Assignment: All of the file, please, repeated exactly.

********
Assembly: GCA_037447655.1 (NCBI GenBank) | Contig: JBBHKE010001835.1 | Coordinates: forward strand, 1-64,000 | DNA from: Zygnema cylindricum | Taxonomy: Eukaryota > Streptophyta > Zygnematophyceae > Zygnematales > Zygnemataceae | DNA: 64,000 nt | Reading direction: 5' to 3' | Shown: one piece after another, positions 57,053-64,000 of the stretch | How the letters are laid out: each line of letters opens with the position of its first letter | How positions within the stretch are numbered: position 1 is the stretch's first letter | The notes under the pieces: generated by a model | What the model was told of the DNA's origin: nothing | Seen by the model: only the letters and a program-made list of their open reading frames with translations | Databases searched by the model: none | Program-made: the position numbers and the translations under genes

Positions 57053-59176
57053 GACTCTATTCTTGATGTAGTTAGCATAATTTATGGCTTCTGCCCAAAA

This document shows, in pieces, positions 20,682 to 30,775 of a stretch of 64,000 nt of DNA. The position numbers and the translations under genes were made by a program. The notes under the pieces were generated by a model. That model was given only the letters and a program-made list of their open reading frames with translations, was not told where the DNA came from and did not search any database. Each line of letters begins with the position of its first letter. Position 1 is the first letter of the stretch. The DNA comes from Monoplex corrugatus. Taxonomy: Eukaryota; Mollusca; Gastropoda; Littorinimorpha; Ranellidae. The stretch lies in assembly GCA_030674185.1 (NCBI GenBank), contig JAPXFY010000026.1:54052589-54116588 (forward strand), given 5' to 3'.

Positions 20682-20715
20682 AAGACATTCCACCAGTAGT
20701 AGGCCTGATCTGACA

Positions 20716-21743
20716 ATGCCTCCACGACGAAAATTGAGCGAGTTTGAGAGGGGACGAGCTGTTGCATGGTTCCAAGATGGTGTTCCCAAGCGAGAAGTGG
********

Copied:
Assembly: GCA_037447655.1 (NCBI GenBank) | Contig: JBBHKE010001835.1 | Coordinates: forward strand, 1-64,000 | DNA from: Zygnema cylindricum | Taxonomy: Eukaryota > Streptophyta > Zygnematophyceae > Zygnematales > Zygnemataceae | DNA: 64,000 nt | Reading direction: 5' to 3' | Shown: one piece after another, positions 57,053-64,000 of the stretch | How the letters are laid out: each line of letters opens with the position of its first letter | How positions within the stretch are numbered: position 1 is the stretch's first letter | The notes under the pieces: generated by a model | What the model was told of the DNA's origin: nothing | Seen by the model: only the letters and a program-made list of their open reading frames with translations | Databases searched by the model: none | Program-made: the position numbers and the translations under genes

Positions 57053-59176
57053 GACTCTATTCTTGATGTAGTTAGCATAATTTATGGCTTCTGCCCAAAA

This document shows, in pieces, positions 20,682 to 30,775 of a stretch of 64,000 nt of DNA. The position numbers and the translations under genes were made by a program. The notes under the pieces were generated by a model. That model was given only the letters and a program-made list of their open reading frames with translations, was not told where the DNA came from and did not search any database. Each line of letters begins with the position of its first letter. Position 1 is the first letter of the stretch. The DNA comes from Monoplex corrugatus. Taxonomy: Eukaryota; Mollusca; Gastropoda; Littorinimorpha; Ranellidae. The stretch lies in assembly GCA_030674185.1 (NCBI GenBank), contig JAPXFY010000026.1:54052589-54116588 (forward strand), given 5' to 3'.

Positions 20682-20715
20682 AAGACATTCCACCAGTAGT
20701 AGGCCTGATCTGACA

Positions 20716-21743
20716 ATGCCTCCACGACGAAAATTGAGCGAGTTTGAGAGGGGACGAGCTGTTGCATGGTTCCAAGATGGTGTTCCCAAGCGAGAAGTGG